Moreover, recognizing teachers as intelligent individuals who possess specific skills and knowledge separate from the rest of society generates many negative consequences. As stated in Non-Western Educational Traditions “Such ways of knowing and acting could constitute so much to the educational experience of all students; but because of the rules of evidence and the dominant epistemologies of western knowledge production, such understandings are deemed irrelevant by the academic gatekeepers.” (1) When we refer to teachers as specialized individuals, we are reminding society that their own opinions and beliefs aren’t valued if they don’t correspond with their teachers. Teachers are trained to follow a set plan in their classrooms, and this often does not benefit everyone as many teacher’s approach learning mechanically. Education should be a place where every student feels they can challenge and create ideas. Since students perceive teachers as the most knowledgeable in a classroom, they often feel they know nothing and are just objects. This can have a huge effect on a student’s self-esteem and confidence. This development has oppressed many child-rearing and educational practices in other regions. In regions such as Africa, education is not taught by a specific person who possesses skills over others. It happens much more informally through parents and peers. Essentially, the specialization of teaching as a profession here in the US has deemed that these other regions are doing something wrong. Western education attacks foreign regions for approaching education much differently. Timothy Reagan states “In American society particular, educational instructions are often expected to serve the needs of the economy, rather than the needs of the individual.” (350) This is even more apparent and brutalizing to students. How are these students supposed to trust a system that is designed to benefit employers and not foster their own passions and beliefs? This is a common theme in American schooling. Teachers have framed what society wants students to become. At large, we become aware that this specialization is not universally applicable and disruptive, culturally. The development of teachers as specialized individuals has contributed to gender inequality in the workplace. The structure of teaching as a career continuously reinforces the existing status inequalities between men and women. Teaching as a profession has long been associated with women. Generally, a teacher can be described as someone who exerts compassion, intelligence, and organization. When comparing women to men, society views women usually dominating more skills in leadership, communication, and patience. Therefore, this communicates that men don’t possess the traits it takes to be educators. Men typically occupy the most hazardous and dangerous occupations, therefore, they face backlash when trying to pursue careers in education because they’re unassociated with their masculinity. To continue, in the reading entitled Pedagogy of the Oppressed, Myra Ramos states “This relationship involves a narrating subject (the teacher) and patient, listening objects (the students). The contents, whether values or empirical dimensions of reality tend in the process of being narrated to become lifeless and petrified. Education is suffering from narration sickness.” (71) This reinforces how students are treated as objects and cannot develop their own perspectives if a teacher is forcing them into a certain way of knowing. Western education is no longer a region where students learn freely, instead, they are molded into society’s definition of what an educated person is.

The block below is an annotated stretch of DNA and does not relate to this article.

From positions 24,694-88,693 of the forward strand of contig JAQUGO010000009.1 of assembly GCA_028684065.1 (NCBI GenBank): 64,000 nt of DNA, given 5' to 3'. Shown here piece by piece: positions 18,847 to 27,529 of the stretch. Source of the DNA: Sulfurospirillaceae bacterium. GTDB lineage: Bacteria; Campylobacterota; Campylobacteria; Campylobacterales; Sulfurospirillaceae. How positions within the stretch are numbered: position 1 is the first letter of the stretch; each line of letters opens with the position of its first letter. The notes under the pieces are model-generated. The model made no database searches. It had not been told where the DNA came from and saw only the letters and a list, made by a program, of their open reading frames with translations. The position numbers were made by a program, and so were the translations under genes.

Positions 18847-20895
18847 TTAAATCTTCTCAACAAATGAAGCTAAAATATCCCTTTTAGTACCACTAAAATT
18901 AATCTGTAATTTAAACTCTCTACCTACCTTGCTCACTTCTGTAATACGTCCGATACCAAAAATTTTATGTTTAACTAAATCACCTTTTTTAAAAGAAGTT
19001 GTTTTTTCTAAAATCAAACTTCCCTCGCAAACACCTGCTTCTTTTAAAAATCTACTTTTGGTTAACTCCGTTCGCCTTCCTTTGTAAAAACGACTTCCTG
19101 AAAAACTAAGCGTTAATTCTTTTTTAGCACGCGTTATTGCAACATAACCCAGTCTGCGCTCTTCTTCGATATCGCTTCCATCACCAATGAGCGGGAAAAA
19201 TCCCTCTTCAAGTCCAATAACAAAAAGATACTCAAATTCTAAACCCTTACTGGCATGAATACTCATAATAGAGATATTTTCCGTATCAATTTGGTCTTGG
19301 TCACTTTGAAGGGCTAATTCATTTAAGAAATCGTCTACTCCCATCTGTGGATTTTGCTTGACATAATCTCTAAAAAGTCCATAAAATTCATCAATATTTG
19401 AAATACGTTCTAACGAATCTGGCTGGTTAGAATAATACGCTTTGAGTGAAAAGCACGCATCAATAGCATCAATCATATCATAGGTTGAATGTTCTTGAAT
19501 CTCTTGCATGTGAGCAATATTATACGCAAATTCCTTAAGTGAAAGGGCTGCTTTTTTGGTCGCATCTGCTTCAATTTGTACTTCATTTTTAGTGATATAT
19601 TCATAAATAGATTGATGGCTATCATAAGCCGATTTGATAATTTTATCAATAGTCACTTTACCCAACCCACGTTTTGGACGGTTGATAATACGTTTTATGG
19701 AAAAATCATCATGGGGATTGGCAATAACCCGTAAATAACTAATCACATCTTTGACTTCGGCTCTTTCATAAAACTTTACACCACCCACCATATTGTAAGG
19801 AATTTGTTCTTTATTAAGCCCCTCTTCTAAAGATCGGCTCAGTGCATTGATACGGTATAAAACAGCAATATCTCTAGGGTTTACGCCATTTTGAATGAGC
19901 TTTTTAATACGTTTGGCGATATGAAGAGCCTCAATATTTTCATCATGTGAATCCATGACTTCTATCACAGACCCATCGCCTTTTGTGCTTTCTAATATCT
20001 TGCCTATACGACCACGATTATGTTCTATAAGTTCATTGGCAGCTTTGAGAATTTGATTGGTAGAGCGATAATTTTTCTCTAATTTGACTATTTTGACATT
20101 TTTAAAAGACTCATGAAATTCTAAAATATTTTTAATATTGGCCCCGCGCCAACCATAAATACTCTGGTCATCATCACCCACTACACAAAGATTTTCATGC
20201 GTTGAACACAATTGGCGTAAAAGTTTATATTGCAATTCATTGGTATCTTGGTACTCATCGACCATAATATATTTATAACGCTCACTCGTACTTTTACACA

In conclusion, viewing teachers as specialized individuals who possess expertise over the rest of society produces more negative outcomes than positive ones. This reinforces a social hierarchy in education between intelligence and knowledge. At large, this specialization has oppressed the thoughts and practices of many indigenous cultures. Instead of viewing teachers as specialized individuals we need to understand the significant impacts each and every member of society has on a child’s development whether they have a degree or not.